Don Quixote, and art like it, is what keeps me going through all the bullshit with bills and Republicans and Democrats. There's gotta be some reason we have to deal with these simplistic, parochial assholes; what else would we write about? What else would we paint? It's pretty standard thought that true artistry thrives in times of bad governance and war (visual art in the 1950s is but one example). Art, in all its self-indulgent glory, is what makes us different; it's what separates us from the oxen. To my mostly secular view, it's an engagement with an aesthetic greater than myself. It is how I cope, how I understand, and how I make sense of the world.

So what if it's an illusion? So what if it is not technically "real". Fiction is truer than the truth could ever be because it is false. It is an opportunity to create the perfect truth, a picture not muddled with reality. The truth is that we create fantasy everyday. We are always, like the Don, chasing our own personal windmills. We create worth where there is none, meaning where there is chaos. What difference does any of it make? A bill passes or it doesn't, the president signs it or he doesn't. John Roberts get confirmed or he doesn't. The reality of these scenarios makes little difference. It's the perception of the reality that is important . . . and the means used to process that perception. So we create in a vacuum, or we create with a fist in the air. We construct our own reality and furnish it. Ah, egregious displays, a thought that brings me back to another School House Rock gem, the mouthpiece of a generation, and a valuable lesson for the kids everywhere:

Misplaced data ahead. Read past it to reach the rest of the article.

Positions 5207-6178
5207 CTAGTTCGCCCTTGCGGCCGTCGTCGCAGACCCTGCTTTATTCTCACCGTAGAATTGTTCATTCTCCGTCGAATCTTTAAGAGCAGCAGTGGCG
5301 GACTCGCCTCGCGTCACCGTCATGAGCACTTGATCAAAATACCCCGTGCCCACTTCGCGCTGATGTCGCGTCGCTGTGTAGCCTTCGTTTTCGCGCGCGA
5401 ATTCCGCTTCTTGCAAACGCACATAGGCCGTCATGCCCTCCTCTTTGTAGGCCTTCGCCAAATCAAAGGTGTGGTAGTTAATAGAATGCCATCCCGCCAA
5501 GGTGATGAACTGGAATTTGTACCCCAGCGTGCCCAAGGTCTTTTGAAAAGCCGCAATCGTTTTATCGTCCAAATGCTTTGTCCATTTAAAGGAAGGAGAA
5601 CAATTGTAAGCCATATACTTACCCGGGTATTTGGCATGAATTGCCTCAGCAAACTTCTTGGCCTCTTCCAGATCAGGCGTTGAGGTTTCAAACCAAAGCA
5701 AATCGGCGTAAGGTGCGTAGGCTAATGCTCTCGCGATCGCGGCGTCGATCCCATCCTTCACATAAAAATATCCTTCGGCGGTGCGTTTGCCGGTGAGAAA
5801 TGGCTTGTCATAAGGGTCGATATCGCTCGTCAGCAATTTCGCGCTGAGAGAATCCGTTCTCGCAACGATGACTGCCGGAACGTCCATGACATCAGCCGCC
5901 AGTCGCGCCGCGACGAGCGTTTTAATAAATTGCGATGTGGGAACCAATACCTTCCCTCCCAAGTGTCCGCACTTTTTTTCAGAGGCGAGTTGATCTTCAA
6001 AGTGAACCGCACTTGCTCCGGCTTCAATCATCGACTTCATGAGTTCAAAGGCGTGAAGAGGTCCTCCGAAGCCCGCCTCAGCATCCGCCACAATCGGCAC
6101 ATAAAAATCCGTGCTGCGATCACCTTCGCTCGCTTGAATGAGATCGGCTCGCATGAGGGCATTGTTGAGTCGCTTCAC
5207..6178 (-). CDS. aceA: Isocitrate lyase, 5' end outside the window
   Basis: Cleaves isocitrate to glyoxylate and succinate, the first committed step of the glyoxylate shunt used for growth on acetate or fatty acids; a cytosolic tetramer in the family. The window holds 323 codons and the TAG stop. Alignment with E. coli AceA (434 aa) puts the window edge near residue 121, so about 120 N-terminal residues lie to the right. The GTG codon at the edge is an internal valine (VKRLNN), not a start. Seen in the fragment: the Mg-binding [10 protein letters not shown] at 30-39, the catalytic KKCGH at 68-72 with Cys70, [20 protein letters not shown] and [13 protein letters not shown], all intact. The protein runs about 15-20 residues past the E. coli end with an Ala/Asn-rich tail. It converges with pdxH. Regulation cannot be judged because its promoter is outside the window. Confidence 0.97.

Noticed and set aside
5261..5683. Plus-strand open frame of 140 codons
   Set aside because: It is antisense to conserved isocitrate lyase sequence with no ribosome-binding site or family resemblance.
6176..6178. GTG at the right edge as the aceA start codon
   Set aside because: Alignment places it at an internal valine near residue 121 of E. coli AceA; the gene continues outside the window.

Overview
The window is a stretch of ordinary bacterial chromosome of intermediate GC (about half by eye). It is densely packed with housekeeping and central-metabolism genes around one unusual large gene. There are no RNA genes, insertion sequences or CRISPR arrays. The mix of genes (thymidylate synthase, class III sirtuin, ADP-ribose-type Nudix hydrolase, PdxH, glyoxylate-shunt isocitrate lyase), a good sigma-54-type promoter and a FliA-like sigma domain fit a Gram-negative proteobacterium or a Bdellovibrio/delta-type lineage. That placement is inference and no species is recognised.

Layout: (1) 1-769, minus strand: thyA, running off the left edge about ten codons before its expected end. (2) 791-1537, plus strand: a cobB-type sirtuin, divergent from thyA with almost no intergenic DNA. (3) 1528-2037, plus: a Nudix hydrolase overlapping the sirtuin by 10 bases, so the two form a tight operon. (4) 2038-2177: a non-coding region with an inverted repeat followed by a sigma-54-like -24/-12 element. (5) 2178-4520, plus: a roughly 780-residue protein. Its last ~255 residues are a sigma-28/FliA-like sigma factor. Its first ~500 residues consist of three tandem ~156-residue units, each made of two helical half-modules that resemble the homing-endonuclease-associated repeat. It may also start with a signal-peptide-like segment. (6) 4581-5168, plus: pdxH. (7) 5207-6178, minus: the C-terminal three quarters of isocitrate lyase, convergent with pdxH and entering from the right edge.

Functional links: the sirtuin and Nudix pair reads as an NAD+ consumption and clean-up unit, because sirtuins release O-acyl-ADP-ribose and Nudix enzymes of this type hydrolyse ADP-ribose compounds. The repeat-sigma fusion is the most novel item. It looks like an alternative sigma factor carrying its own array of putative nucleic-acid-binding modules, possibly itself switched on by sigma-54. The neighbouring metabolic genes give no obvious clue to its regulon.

"We hold these truths to be self evident/that all men are created equal / And that they are endowed by their creator / With certain unalienable rights. / That among these are life, liberty, and the pursuit of happiness / And if there's one thing that makes me happy, then you know that it's (ooh!) / There's gonna be fireworks!"

There it is, straight from that Saturday morning arbiter of all that is right and true: it is your patriotic duty as an American to blow shit up. Just make it pretty.